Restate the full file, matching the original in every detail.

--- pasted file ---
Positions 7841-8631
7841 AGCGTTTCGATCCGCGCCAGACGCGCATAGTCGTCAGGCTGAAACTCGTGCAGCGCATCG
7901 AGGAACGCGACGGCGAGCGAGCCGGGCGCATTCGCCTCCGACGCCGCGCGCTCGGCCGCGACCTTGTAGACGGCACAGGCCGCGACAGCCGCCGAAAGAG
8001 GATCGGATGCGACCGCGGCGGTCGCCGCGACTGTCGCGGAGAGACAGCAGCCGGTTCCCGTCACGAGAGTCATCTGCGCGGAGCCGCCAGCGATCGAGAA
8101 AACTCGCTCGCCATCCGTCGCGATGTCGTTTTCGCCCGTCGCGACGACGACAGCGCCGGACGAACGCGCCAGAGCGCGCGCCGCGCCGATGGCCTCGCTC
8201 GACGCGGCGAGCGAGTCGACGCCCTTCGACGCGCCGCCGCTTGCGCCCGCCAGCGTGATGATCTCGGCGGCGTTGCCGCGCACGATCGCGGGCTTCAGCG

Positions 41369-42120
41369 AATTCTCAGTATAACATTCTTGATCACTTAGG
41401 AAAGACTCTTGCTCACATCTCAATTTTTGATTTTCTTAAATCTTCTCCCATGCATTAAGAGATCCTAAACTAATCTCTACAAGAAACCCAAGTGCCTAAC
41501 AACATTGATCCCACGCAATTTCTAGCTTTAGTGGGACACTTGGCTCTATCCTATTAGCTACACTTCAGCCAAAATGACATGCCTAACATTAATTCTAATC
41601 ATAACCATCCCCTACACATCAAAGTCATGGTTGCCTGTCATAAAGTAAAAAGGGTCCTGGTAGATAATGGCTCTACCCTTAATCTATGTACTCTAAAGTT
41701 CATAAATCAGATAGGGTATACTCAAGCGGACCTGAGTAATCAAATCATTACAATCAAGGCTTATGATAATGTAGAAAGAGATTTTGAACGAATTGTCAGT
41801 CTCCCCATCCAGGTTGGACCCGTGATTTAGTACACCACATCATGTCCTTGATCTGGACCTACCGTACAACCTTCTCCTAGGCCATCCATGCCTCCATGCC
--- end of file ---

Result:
Positions 7841-8631
7841 AGCGTTTCGATCCGCGCCAGACGCGCATAGTCGTCAGGCTGAAACTCGTGCAGCGCATCG
7901 AGGAACGCGACGGCGAGCGAGCCGGGCGCATTCGCCTCCGACGCCGCGCGCTCGGCCGCGACCTTGTAGACGGCACAGGCCGCGACAGCCGCCGAAAGAG
8001 GATCGGATGCGACCGCGGCGGTCGCCGCGACTGTCGCGGAGAGACAGCAGCCGGTTCCCGTCACGAGAGTCATCTGCGCGGAGCCGCCAGCGATCGAGAA
8101 AACTCGCTCGCCATCCGTCGCGATGTCGTTTTCGCCCGTCGCGACGACGACAGCGCCGGACGAACGCGCCAGAGCGCGCGCCGCGCCGATGGCCTCGCTC
8201 GACGCGGCGAGCGAGTCGACGCCCTTCGACGCGCCGCCGCTTGCGCCCGCCAGCGTGATGATCTCGGCGGCGTTGCCGCGCACGATCGCGGGCTTCAGCG

Positions 41369-42120
41369 AATTCTCAGTATAACATTCTTGATCACTTAGG
41401 AAAGACTCTTGCTCACATCTCAATTTTTGATTTTCTTAAATCTTCTCCCATGCATTAAGAGATCCTAAACTAATCTCTACAAGAAACCCAAGTGCCTAAC
41501 AACATTGATCCCACGCAATTTCTAGCTTTAGTGGGACACTTGGCTCTATCCTATTAGCTACACTTCAGCCAAAATGACATGCCTAACATTAATTCTAATC
41601 ATAACCATCCCCTACACATCAAAGTCATGGTTGCCTGTCATAAAGTAAAAAGGGTCCTGGTAGATAATGGCTCTACCCTTAATCTATGTACTCTAAAGTT
41701 CATAAATCAGATAGGGTATACTCAAGCGGACCTGAGTAATCAAATCATTACAATCAAGGCTTATGATAATGTAGAAAGAGATTTTGAACGAATTGTCAGT
41801 CTCCCCATCCAGGTTGGACCCGTGATTTAGTACACCACATCATGTCCTTGATCTGGACCTACCGTACAACCTTCTCCTAGGCCATCCATGCCTCCATGCC